Published December 25, 2017 – 12:05am
December 25, 2017 – 12:05am
Nicholas White, right, and Brock Taylor work on an NIR spectrometer to noninvasively detect alcohol in the blood.
(Laura Ruminski/West Hawaii Today)
Evan Curry displays a baseline Breathalyzer calibrator Kealakehe High School robotics students are creating with an MIT grant.
(Laura Ruminski/West Hawaii Today)
By Cameron Miculka West Hawaii Today email@example.com
KAILUA-KONA — As of Dec. 17, police have arrested 1,115 people on suspicion of driving under the influence, a little more than 5 percent more than the same time period last year, according to the Hawaii Police Department.
From just Dec. 11-17, police arrested 24 people for suspected DUIs, five of whom were involved in a traffic crash.
With those statistics in mind, a team of bright minds at Kealakehe High School has taken up the cause of reducing drunk driving on the island.
And their vision to build a device that can evaluate blood-alcohol content in drivers has already been rewarded by becoming the first team in the state to receive a $10,000 grant through a national program at the Massachusetts Institute of Technology.
The team is one of 15 “InvenTeams,” an initiative through the Lemelson-MIT program at the Massachusetts Institute of Technology dedicated to encouraging the next generation of inventors and problem solvers. The school’s career and technical education coordinator, Justin Brown, was named a recipient of a Lemelson-MIT Excite Award earlier this year, identifying him as a finalist for the InvenTeam grant.
Students from Kealakehe’s STEM Academy and Robotics Program kicked off the InvenTeam application process in the spring of 2017. In three “Shark-Tank”-style rounds, more than 75 students pitched their ideas for final consideration.
Several of the student inventors said the program gave them a chance to look critically at problems facing their community and apply their own knowledge to solving those problems.
“I think everyone’s got a little bit of … ‘save the world’ in them,” said senior Julia Smith. “So through InvenTeam, we’re able to take problems that we see in our community and actuate them in ways that couldn’t be done before, through understanding new technology and collaborating together.”
Sophomore Nathan Weir, who pitched the idea to tackle drunk driving, said the process gave students an opportunity to look to their community for problems and potential solutions.
“We were looking at what’s out there and why it’s not working and what we can do to fix it,” he said.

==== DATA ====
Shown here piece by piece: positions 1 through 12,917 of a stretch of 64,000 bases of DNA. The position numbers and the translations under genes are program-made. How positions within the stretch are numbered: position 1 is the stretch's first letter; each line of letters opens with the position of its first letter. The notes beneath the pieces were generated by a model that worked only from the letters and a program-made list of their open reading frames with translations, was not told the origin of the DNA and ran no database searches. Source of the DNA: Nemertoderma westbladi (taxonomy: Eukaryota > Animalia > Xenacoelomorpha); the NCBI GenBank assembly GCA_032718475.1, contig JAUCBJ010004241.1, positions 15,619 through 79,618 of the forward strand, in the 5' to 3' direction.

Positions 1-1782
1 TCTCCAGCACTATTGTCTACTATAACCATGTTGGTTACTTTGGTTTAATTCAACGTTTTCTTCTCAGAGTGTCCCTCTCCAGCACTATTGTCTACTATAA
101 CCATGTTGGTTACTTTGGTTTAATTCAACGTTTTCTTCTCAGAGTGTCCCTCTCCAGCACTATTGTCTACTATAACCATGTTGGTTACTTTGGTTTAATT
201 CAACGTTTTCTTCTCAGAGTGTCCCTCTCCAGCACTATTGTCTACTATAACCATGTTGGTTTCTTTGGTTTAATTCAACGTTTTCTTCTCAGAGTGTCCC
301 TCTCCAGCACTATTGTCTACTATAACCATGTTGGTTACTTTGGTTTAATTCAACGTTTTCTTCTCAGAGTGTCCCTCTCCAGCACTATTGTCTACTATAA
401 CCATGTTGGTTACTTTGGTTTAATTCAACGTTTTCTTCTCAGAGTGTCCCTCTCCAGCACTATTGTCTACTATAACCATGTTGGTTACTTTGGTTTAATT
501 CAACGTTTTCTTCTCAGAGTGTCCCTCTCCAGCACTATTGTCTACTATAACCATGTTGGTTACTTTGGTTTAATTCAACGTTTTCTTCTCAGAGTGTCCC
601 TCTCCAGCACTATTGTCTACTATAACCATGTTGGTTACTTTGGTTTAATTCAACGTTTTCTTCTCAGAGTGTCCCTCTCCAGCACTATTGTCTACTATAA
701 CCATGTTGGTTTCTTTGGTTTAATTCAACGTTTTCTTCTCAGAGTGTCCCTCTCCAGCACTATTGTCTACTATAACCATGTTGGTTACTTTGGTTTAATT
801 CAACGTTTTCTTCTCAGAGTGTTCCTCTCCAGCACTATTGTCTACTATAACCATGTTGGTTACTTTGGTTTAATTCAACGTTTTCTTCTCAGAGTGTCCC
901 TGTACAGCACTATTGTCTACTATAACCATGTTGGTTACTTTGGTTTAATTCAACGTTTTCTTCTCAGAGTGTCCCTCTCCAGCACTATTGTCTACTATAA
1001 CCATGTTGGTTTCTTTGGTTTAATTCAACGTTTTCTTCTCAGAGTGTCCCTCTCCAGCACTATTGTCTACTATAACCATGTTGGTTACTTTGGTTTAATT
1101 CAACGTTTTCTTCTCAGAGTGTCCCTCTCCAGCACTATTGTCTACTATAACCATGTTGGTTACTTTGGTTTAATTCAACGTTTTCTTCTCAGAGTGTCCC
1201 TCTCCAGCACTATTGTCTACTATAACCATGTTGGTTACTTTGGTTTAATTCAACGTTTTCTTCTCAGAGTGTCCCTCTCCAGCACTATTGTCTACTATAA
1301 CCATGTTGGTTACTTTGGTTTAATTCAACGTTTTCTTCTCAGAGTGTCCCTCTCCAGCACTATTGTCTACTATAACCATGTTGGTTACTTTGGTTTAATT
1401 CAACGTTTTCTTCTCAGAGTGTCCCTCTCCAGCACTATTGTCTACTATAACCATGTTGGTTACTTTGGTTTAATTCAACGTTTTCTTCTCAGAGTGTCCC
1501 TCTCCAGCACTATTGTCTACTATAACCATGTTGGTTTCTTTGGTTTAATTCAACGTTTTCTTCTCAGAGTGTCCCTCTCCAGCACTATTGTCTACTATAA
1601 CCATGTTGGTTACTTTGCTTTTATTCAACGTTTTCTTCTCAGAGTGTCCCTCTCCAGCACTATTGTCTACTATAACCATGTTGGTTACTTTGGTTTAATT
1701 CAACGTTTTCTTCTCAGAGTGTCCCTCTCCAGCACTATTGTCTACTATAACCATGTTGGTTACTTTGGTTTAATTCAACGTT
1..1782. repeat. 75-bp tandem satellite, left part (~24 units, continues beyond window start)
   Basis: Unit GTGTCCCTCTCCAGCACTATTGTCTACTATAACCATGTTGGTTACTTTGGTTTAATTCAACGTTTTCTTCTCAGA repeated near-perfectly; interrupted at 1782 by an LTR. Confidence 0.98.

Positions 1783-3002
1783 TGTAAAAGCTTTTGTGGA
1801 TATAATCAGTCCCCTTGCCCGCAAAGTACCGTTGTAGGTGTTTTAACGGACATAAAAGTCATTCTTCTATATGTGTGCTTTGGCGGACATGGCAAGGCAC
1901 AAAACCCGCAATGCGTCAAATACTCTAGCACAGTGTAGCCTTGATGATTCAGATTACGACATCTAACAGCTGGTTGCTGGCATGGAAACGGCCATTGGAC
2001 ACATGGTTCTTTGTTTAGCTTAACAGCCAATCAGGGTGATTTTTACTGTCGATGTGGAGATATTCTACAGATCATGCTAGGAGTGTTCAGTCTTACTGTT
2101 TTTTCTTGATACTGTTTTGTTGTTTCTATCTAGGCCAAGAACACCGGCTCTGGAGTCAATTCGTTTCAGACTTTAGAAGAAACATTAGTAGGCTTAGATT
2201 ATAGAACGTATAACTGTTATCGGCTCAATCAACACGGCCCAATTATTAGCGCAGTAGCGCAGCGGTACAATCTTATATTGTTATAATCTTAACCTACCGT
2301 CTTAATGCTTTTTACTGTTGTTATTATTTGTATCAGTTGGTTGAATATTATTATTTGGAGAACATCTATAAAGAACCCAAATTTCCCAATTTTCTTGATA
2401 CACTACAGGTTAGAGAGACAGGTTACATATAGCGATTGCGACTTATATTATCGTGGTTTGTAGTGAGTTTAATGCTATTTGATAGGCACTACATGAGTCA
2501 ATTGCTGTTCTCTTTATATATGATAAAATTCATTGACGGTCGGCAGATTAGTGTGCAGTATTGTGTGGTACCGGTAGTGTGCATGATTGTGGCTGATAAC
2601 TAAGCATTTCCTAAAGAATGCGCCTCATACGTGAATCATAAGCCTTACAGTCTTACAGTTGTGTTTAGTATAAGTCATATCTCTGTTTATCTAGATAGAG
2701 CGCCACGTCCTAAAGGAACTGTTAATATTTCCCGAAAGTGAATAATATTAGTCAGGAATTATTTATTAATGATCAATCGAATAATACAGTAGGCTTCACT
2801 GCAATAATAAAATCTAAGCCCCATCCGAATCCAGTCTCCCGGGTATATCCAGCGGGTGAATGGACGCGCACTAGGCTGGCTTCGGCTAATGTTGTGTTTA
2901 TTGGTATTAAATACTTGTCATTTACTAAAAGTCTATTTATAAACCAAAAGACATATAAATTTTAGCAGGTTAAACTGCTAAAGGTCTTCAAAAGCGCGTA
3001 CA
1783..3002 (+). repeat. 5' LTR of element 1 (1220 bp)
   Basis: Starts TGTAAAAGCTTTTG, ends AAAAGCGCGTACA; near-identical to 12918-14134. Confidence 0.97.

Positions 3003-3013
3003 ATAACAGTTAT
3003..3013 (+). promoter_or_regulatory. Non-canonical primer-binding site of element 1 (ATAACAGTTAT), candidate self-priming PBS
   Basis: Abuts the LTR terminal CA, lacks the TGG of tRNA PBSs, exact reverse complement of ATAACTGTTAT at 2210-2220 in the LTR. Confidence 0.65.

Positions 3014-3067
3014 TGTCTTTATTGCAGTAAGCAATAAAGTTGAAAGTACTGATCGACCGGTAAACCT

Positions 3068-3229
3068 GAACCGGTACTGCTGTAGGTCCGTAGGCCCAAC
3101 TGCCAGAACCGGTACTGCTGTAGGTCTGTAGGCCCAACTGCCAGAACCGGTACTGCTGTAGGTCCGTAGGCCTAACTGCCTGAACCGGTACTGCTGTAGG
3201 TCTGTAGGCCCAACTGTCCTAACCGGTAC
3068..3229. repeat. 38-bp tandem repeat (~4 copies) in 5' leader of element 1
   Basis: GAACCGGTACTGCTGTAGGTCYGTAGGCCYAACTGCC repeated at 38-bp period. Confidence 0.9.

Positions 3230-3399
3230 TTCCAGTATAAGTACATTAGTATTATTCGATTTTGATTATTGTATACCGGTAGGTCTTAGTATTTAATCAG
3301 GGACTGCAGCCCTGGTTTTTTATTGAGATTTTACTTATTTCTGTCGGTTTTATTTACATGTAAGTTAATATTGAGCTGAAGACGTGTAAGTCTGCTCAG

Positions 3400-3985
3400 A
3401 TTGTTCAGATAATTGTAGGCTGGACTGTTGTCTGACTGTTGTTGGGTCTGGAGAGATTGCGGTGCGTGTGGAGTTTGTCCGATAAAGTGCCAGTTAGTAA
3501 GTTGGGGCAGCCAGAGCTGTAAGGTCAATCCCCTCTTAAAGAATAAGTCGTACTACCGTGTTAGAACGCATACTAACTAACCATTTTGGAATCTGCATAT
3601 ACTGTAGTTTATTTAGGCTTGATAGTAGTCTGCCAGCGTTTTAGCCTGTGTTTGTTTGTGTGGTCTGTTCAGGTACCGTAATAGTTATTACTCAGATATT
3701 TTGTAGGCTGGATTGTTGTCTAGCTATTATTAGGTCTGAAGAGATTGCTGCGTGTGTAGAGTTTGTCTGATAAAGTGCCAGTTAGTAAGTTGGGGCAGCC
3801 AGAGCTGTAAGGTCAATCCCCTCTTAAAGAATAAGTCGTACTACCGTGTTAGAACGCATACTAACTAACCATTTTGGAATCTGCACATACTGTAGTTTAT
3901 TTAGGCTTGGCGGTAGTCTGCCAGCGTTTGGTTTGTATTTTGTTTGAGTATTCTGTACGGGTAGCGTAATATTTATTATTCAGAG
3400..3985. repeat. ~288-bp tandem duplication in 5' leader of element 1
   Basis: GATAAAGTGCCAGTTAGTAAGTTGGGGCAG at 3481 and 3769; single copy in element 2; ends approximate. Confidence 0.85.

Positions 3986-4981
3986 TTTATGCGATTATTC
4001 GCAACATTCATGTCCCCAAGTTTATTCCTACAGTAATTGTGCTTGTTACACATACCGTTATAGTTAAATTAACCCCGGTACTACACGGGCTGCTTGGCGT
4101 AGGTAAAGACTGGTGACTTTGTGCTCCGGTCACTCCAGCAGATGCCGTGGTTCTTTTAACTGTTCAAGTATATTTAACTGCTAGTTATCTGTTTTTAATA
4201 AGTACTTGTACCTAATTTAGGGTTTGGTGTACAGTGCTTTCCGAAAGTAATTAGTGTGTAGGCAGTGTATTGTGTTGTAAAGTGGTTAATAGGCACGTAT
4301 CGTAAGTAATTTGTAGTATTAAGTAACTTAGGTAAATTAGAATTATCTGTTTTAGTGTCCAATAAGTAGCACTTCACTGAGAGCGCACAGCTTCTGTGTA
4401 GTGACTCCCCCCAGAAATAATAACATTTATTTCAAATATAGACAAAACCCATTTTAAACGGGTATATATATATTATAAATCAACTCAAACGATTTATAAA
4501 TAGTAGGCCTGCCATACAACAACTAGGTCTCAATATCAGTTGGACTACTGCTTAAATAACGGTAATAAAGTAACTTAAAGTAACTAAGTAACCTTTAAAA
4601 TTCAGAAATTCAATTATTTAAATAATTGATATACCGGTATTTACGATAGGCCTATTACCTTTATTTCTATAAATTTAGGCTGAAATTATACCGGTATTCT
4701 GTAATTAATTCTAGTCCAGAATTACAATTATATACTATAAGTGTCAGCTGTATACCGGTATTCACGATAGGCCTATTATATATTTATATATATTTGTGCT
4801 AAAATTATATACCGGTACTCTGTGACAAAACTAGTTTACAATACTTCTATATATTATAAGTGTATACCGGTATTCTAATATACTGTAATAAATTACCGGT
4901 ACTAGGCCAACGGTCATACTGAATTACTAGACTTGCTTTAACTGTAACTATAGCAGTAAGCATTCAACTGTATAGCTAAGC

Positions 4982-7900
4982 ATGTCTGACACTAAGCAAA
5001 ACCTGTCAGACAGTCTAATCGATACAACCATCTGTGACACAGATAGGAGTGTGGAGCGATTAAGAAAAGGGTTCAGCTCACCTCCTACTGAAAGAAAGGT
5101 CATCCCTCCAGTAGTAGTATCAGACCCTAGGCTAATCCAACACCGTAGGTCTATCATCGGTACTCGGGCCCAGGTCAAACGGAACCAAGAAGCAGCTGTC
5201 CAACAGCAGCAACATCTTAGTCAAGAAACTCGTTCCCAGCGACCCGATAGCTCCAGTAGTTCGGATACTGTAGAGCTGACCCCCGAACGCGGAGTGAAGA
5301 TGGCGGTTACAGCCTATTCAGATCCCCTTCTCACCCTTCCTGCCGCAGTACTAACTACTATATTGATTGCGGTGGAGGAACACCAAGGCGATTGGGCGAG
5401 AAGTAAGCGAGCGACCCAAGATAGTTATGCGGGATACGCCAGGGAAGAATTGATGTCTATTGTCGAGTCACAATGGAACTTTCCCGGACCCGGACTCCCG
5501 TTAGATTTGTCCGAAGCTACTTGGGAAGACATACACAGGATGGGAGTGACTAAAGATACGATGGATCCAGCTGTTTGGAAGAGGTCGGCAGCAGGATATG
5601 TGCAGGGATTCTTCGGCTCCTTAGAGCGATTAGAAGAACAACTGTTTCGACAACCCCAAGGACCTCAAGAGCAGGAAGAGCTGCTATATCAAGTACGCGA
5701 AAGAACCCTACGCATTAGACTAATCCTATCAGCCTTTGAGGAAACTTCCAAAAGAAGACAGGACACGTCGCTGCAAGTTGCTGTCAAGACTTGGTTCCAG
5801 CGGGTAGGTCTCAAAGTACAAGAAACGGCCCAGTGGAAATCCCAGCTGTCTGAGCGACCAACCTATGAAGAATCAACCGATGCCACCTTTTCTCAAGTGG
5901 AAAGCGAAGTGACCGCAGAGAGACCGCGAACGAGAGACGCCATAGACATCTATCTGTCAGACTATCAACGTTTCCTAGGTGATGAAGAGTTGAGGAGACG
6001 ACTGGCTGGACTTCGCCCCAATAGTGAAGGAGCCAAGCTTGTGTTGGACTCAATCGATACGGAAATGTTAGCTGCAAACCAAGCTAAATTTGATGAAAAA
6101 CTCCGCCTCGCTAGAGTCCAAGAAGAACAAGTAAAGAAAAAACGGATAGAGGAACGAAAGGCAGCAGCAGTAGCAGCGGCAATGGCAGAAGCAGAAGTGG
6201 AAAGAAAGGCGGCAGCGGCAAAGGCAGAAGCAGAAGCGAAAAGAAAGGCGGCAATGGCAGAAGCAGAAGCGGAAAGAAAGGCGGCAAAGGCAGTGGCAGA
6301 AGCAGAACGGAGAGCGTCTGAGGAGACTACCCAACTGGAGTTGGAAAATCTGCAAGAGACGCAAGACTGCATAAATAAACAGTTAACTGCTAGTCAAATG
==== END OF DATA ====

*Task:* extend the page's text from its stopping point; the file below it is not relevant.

Freshman Alex Bell said that’s what makes their invention a really solid one; it’s solving a problem right here in their own community.
“Drunk driving is a big problem in Kona,” he said, referencing news reports of crashes involving someone intoxicated behind the wheel. “It’s really cool to actually be able to try and solve problems like that that will help your community.”
Weir said he had a couple different ideas about how he wanted to curb drunk driving, but didn’t know how. Another student, he said, had also pitched an idea related more generally to drinking and how a person can know when he or she is intoxicated.
Combining those ideas led the team to take a novel approach to the issue — stop drunk driving before it even happens.
The students hit on the idea to use near-infrared (NIR) spectroscopy, a technology already being put to use in the fields of medicine and astronomy.
Their invention, as envisioned by the team, takes a beam of light and shines it into a person’s hand. The light reflects off a person’s blood cells and back into the receiver, which measures the blood alcohol content. The light will be reflected differently based on the concentration of any alcohol.
In a similar application, near-infrared spectroscopy has already shown promise as a noninvasive diabetes screening tool.
The exact form and placement of the device is still up in the air. Weir said they need to figure out the most compact and best way for the sensor to operate and to integrate the device into a car.
Bell added, for example, that it can’t be easily removable from a car once installed.
Of the $10,000, $3,000 is set aside for use by the mentor and teams have $7,000 for their own uses. Most of that, said Weir, is going to go toward prototyping, such as the sensors, other tech and how it will be integrated into the car.
The InvenTeams across the country will have their inventions showcased at EurekaFest at MIT in June 2018 following a mid-grant review in their communities in February, according to a statement from the university.
And the grant, said the students, is just the beginning.
Bell said if they could get a patent on their invention, he’d like the opportunity to fine-tune it to potentially sell and distribute.
Weir, meanwhile, said he thinks the invention has the potential to evolve into a company.
“It could either turn into a company that we were selling by ourselves or we could do something, a partnership with Amazon, a partnership with insurance companies and just get it out there, partner with a manufacturer or just something like that,” he said. “I think we can definitely go further with this.”